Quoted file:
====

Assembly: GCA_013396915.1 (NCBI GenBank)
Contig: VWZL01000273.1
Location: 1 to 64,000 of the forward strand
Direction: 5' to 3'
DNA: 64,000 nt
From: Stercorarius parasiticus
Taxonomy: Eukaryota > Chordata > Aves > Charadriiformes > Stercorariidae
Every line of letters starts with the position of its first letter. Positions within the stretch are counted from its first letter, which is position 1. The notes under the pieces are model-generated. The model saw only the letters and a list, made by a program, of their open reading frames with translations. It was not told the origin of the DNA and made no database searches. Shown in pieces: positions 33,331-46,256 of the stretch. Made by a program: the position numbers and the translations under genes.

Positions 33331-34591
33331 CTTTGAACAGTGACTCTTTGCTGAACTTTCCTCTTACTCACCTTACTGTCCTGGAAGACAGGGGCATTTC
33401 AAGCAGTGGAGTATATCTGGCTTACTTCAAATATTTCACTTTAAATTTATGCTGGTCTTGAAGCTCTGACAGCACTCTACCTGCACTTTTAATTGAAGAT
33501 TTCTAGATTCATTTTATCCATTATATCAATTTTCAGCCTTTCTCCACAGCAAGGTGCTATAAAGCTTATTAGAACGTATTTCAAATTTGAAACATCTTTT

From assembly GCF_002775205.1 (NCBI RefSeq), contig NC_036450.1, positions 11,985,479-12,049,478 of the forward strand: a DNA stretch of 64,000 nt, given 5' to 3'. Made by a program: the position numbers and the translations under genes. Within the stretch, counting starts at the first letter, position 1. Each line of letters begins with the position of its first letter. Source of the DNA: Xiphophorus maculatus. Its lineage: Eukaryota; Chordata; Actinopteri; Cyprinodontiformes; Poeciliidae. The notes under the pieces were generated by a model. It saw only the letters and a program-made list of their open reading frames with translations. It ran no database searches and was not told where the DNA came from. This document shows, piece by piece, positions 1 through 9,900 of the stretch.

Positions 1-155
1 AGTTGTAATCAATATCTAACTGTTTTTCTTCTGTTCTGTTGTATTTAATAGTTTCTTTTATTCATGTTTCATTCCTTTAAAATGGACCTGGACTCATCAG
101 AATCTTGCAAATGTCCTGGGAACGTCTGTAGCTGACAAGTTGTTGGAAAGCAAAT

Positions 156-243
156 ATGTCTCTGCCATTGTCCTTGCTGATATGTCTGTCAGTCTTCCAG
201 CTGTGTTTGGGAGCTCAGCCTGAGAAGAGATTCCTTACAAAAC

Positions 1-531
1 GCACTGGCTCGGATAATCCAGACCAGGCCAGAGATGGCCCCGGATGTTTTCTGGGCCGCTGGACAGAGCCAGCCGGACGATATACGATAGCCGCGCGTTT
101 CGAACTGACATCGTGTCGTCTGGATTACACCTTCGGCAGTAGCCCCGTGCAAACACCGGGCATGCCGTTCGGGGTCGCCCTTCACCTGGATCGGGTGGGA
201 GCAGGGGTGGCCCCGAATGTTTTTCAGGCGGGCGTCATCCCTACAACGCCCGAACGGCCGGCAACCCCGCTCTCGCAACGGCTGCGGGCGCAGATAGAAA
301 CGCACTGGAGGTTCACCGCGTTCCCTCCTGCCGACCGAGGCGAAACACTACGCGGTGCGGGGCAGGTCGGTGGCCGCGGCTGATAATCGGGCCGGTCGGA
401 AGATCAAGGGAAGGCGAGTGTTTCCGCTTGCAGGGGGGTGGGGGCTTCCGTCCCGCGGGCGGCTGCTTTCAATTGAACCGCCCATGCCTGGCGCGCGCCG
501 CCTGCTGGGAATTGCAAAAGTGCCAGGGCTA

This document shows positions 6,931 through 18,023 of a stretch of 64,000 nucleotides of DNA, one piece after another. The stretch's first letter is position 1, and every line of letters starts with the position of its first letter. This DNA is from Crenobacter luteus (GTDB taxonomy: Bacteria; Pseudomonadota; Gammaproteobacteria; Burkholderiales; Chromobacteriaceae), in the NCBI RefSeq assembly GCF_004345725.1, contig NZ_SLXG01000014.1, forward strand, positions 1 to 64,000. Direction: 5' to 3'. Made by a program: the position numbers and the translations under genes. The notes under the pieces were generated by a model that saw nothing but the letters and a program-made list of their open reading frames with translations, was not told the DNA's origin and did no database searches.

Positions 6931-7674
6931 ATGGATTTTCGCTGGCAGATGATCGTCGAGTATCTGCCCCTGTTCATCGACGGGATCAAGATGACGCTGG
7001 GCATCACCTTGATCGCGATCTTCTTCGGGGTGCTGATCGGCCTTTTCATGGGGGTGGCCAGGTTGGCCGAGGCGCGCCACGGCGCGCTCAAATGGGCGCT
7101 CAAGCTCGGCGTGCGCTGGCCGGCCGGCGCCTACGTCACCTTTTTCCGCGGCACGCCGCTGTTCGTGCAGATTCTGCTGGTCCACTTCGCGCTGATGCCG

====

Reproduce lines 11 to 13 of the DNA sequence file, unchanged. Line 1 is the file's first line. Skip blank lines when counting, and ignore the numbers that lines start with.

33401 AAGCAGTGGAGTATATCTGGCTTACTTCAAATATTTCACTTTAAATTTATGCTGGTCTTGAAGCTCTGACAGCACTCTACCTGCACTTTTAATTGAAGAT
33501 TTCTAGATTCATTTTATCCATTATATCAATTTTCAGCCTTTCTCCACAGCAAGGTGCTATAAAGCTTATTAGAACGTATTTCAAATTTGAAACATCTTTT

From assembly GCF_002775205.1 (NCBI RefSeq), contig NC_036450.1, positions 11,985,479-12,049,478 of the forward strand: a DNA stretch of 64,000 nt, given 5' to 3'. Made by a program: the position numbers and the translations under genes. Within the stretch, counting starts at the first letter, position 1. Each line of letters begins with the position of its first letter. Source of the DNA: Xiphophorus maculatus. Its lineage: Eukaryota; Chordata; Actinopteri; Cyprinodontiformes; Poeciliidae. The notes under the pieces were generated by a model. It saw only the letters and a program-made list of their open reading frames with translations. It ran no database searches and was not told where the DNA came from. This document shows, piece by piece, positions 1 through 9,900 of the stretch.